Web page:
By Karen Jacobs
Time Warner Inc. is committed to turning around its AOL Internet
business even as the unit loses customers at a faster than expected
pace, the media conglomerate's chief executive said on Friday.
AOL's dial-up subscribers have been defecting to high-speed services
largely provided by cable and phone companies as it works to revamp
its business as an online provider of entertainment and other services
supported by advertising revenue.
"We are committed to completing the transformation of AOL," CEO
Richard Parsons told Reuters at the close of Time Warner's annual
shareholder meeting in Atlanta.
Some investors, including one who spoke at Friday's meeting, have
asked whether AOL might be spun off as its results weigh on overall
earnings at the world's largest media company.
AOL "is in a space that the marketplace thinks is contracting and
needs to migrate its business to another part of the Internet
landscape where the market is growing," Parsons said, referring to
efforts to move AOL from a subscription model to an advertising
"Our plans are to see that journey through," he said. "I think that if
we do that, the market and the stock will react very very positively."
AOL's future was one key point of contention between Time Warner
management and billionaire investor Carl Icahn, who challenged the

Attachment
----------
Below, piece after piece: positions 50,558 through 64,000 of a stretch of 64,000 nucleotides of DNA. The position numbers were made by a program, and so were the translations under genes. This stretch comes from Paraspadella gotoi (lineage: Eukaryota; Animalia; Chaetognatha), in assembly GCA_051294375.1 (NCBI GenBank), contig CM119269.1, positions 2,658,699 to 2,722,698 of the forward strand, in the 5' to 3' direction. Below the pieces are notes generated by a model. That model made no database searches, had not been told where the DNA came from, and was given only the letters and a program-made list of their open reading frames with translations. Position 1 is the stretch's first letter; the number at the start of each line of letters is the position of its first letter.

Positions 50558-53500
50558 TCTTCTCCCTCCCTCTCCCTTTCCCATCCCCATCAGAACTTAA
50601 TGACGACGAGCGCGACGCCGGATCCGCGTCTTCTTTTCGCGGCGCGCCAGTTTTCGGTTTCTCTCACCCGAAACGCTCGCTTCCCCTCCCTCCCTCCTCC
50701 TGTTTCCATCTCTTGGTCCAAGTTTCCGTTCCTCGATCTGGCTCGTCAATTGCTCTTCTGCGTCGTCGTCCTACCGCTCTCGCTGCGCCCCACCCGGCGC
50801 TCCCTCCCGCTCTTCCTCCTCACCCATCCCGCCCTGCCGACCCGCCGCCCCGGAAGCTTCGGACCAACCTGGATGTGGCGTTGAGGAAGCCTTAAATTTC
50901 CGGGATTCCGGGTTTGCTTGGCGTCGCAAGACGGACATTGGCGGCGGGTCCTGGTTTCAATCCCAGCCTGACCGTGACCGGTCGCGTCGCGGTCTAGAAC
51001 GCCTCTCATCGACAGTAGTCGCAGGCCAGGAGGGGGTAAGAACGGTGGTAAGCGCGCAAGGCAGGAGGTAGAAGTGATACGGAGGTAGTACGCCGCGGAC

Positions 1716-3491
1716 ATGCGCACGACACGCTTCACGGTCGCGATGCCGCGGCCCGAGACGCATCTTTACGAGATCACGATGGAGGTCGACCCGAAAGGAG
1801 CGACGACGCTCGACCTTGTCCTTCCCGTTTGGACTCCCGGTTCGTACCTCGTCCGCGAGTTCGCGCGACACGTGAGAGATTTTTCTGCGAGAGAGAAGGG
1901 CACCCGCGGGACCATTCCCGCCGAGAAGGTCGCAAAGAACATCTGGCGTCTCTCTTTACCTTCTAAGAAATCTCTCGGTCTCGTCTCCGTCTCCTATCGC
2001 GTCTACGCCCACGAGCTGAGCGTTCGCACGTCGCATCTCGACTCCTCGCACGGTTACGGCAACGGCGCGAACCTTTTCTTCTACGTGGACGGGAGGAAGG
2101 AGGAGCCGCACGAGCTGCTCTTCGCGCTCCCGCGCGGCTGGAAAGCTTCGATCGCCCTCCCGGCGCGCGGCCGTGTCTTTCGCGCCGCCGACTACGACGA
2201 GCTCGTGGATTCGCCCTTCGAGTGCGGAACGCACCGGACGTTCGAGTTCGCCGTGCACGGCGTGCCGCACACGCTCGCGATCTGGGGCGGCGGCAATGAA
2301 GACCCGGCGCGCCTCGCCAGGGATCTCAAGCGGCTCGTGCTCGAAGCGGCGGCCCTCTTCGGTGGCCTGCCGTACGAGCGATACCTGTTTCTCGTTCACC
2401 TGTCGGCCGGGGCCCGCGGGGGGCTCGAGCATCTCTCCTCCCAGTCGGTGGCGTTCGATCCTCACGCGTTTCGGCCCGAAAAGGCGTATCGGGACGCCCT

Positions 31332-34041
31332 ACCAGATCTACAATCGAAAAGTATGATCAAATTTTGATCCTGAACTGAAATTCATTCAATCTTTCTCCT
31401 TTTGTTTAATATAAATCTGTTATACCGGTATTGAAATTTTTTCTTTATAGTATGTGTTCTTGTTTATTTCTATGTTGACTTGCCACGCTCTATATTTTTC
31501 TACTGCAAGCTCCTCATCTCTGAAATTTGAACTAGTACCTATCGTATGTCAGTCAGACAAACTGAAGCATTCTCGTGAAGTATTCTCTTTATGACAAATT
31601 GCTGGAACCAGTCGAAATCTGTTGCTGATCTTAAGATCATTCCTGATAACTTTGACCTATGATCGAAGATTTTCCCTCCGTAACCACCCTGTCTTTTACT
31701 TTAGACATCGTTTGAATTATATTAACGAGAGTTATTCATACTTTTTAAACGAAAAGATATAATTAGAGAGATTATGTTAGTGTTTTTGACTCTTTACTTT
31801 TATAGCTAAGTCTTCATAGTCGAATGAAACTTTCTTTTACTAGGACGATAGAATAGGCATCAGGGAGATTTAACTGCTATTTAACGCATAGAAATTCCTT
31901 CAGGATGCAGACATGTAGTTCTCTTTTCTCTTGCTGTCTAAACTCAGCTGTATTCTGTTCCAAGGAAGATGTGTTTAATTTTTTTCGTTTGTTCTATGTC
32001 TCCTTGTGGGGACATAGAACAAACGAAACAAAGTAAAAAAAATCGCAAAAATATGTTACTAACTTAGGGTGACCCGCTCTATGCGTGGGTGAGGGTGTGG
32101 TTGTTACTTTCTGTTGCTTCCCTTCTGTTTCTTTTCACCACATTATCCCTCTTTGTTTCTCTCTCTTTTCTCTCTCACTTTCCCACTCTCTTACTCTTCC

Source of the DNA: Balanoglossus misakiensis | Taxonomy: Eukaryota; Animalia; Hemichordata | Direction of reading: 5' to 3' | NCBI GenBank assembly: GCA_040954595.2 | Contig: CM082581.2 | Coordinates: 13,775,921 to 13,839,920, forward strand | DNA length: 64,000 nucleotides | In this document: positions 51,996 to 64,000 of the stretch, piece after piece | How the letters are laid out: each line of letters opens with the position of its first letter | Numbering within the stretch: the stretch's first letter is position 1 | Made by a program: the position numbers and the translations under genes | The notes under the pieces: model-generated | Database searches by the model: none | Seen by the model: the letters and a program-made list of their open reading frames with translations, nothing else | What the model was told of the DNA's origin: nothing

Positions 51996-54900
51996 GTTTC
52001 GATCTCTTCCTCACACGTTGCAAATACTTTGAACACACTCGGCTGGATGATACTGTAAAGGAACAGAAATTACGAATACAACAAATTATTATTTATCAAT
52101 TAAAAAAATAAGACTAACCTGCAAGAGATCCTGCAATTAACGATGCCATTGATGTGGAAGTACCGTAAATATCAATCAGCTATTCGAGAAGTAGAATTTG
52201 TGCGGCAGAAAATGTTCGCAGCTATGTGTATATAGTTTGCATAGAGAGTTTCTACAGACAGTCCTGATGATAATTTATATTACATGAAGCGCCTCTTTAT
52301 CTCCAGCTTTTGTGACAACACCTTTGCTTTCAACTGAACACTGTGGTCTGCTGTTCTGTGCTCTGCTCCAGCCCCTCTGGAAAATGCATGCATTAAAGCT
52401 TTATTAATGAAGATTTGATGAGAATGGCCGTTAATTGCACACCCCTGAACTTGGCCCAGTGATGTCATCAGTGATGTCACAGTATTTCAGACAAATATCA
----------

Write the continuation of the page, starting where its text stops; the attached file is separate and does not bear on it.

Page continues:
company to break up into four divisions. The two sides reached an
agreement in February after a bitter six-month battle over how to
boost Time Warner's share value.
Earlier this month, Time Warner reported quarterly results that
disappointed Wall Street forecasts, particularly the loss of 835,000
subscribers at AOL compared with a figure closer to 550,000 expected
by analysts. AOL accounted for about 20 percent of Time Warner's $10.5
billion in revenue.
Company executives expect to see better subscriber trends and
advertising at the unit in the second half of 2006.
Shortly afterward, AOL said it would cut 7 percent of its work force,
mostly from customer call centers. On Thursday, the Internet company
said it bought Lightningcast, which specializes in inserting ads into
online video, in a bid to expand its ad network.
Time Warner shares are nearly flat since the start of the year and
have underperformed the Standard & Poor's 500 Index by about 2 percent
in that time.
Parsons noted the weak sentiment afflicted most top media companies as
investors question how they will preserve growth amid an explosion of
competing media options, particularly from Internet leaders Google
Inc. and Yahoo .
But he said he believed continued growth in Time Warner businesses,
particularly its cable operations, and a $20 billion share buyback
will help eventually boost company stock.
Shareholders approved Time Warner's slate of 11 directors and bid
farewell to media mogul and CNN founder Ted Turner, who decided in
February to step down from the board.
Shareholders also approved a proposal not endorsed by the board to
accept a simple majority rule on shareholder votes wherever
possible. Parsons said the company would review its stance in light of
nearly 80 percent approval for the proposal.
Time Warner shares were unchanged at $17.40 in afternoon trading on
the New York Stock Exchange.
(Additional reporting by Michele Gershberg in New York)
Copyright 2006 Reuters Limited.
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